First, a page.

Sports & Recreation

The Martial Way and Its Virtues

Author: F. J. Chu

Publisher: Ymaa Publications

ISBN:

Category: Sports & Recreation

Page: 128

View: 359

The Martial Way is nothing less than self-cultivation and the promotion of virtuous conduct.
Sports & Recreation

Black Belt Mom

Author: Nancy Knutson

Publisher: Wheatmark, Inc.

ISBN:

Category: Sports & Recreation

Page: 118

View: 422

Have you dreamed of getting a black belt? Maybe you've already become involved with martial arts. You've joined your children or your partner in this endeavor and wonder where it's going to lead. What will it require of you as a parent? What should you ask of your family? And how will this undertaking change you all? In "Black Belt Mom," Nancy Knutson chronicles the journey she took with her two children in tae kwon do. She describes the different challenges that arose at each stage, and how meeting those challenges affected the way they dealt with other areas of their lives. Her positive and enthusiastic approach makes her an effective cheerleader for families who need inspiration as they manage their own obstacles. Insightful, practical, and often amusing, "Black Belt Mom" is sure to encourage you on your path to black belt and beyond.
Sports & Recreation

Martial Virtues

Author: Charles Hackney

Publisher: Tuttle Publishing

ISBN:

Category: Sports & Recreation

Page: 224

View: 794

This martial arts books explores the role of martial philosophy and history in personal character development. Martial Virtues explores the role of martial arts in character development. It focuses on the spiritual aspects of martial arts training, attempting to answer the question of what it means to be a good warrior. In this ground-breaking analysis, Charles Hackney draws from the psychological literature on the development of positive character traits, and from the lives and experiences of admirable warriors of fact and fiction. He analyzes how the virtues of ancient and modern warriors can be developed by practicing the martial arts. Using examples from the ancient Greeks to the samurai practitioners of bushido, from Confucius to Bruce Lee, Martial Virtues explores such qualities as courage, wisdom, justice and benevolence in turn, employing the lessons of modern psychology to understand how these virtues can be cultivated within ourselves and others. You will learn what Bruce Lee and Sun Tzu have to say about wisdom, what Miyamoto Musashi has to say about audacity and courage, and what Yagyu Munenori has to say about justice. You will also learn the stories of many of history and literature's greatest warriors including: Aeneas and Hector of Troy; William the Marshal, called the greatest knight who ever lived; Kuo Chieh, the Chinese Robin Hood; the famous Shaolin master Tid Kiu Sam; the 300 Spartans that turned aside a Persian Army at Thermopylae; the 47 Ronin of Japan who revenged the unjust punishment of their master; Korean General Kim Yu-shin, and Toshitsugu Takamatsu, 33rd Grandmaster of Togakure Ryu Ninjutsu.
Sports & Recreation

Teaching and Learning Japanese Martial Arts: Scholarly Perspectives, Vol. 2

Author: Michael DeMarco

Publisher: Via Media Publishing

ISBN:

Category: Sports & Recreation

Page: 152

View: 475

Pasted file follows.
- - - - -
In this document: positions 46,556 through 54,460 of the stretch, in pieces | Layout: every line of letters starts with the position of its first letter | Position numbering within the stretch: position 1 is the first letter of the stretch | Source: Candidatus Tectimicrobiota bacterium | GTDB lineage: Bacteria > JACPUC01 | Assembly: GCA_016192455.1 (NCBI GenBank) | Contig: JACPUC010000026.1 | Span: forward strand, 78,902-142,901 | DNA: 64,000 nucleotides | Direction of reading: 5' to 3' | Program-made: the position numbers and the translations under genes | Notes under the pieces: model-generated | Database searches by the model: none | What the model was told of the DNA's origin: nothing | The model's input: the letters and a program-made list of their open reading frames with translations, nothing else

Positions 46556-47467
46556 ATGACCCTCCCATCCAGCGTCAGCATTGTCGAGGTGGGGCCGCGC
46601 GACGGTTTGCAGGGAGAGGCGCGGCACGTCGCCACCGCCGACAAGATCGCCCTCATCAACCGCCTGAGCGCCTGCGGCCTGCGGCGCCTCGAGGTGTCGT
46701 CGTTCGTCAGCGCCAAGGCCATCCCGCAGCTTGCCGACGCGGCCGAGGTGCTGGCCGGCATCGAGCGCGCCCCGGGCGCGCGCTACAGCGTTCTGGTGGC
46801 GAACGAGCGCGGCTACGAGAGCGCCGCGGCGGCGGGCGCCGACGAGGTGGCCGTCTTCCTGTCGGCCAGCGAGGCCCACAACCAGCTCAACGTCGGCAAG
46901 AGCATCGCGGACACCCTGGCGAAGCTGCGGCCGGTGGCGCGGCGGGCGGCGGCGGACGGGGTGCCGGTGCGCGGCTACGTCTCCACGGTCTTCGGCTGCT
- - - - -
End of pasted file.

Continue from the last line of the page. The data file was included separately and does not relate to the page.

In contrast to the overabundance of writings about martial arts that are often promotional and misinformative, there are rare works by scholars that are praiseworthy for their sincere, unbiased approach to writing. This is the very definition of “scholarly.” This two-volume anthology brings together the best scholarly works published in the Journal of Asian Martial Arts on the topic of teaching and learning Japanese martial arts. In this second volume, you’ll find eight chapters that dive deep into Japanese martial traditions, combining aspects of history and culture that explain how teaching methods developed and evolved. Chapter one asks: What defines and gives meaning to the practice of karate? The Dr. Wingate looks to the ideology of karate as presented in the writings of founder Ginchin Funakoshi and traditional Japanese martial arts as “ways” of self-cultivation. This ideology is often greatly different from the ideology held by modern practitioners. This chapter explores the differences. Next, Dr. Donohue comments on the ideological complex surrounding training in the Japanese martial traditions. These systems, while remaining relatively uniform through time, have, in fact, been subject to considerable philosophical interpretation and emphasis. Why many practice martial artists has little to do with the essential nature of these arts. Dr. Grossman presents a thesis in his chapter that we can arrive at a deeper understanding of any martial arts—using aikido as an example—if we consider it to be a symbolic form of communication, as well as a martial art, and utilize the science of semiotics to translate the “message” encoded in the “body language” of aikido techniques. A photographic technical section illustrates this process. The next chapter by Sakuyama Yoshinaga discusses the potential growth for learning in children. How can adults provide the best learning environment? The author believes that inspiration comes through subtle emotions of the human heart, influencing others. The theory is found in ancient samurai traditions and applied by the author in teaching Shorinji Kempo. Chapter five by Dr. Dykhuizen point out how Asian martial arts are being practiced in cultures other than those within which they originated. Specific information concerning how practitioners from different cultures understand them becomes increasingly useful to martial artists and martial arts scholars. This chapter summarizes findings of an investigation among aikido practitioners. The Japanese Imperial family is said to have been given three symbols of authority by the gods: a mirror, a jewel, and a sword. Dr. Donohue uses this symbolic structure to discuss varying perspectives on the Japanese martial arts. Each aid in our understanding and appreciation of the multifaceted dimensions of the martial arts. In his chapter, Dr. Edinborough examines how Japanese martial arts, specifically the approach developed by Inaba Minoru, can be functionally understood as a form of art. Through referring to the aesthetic theories, the article examines budo as a means of organizing experience, recognizable alongside painting, dance, theater, and literature. The final chapter by Marvin Labbate looks close at the training hall. Dressed in a uniform, students line up in a ready position, come to attention, sit, meditate, and bow. This ritualized pattern is performed at the beginning, during, and at the end of each class, but what does it mean? In this chapter, each element of the ritualized pattern will be discussed to provide a clear understanding of its original intent. If you are interested in Japanese martial traditions, you will find much in these eight chapters that clarify why the arts are taught according to a longstanding tradition—and also why there have been evolutionary changes in the instructional methods. There is sound logic for the old traditions, as well as for the changes. The scholarly research presented in this anthology will improve a teacher’s way of instructing and help a student understand what to expect out of his or her studies.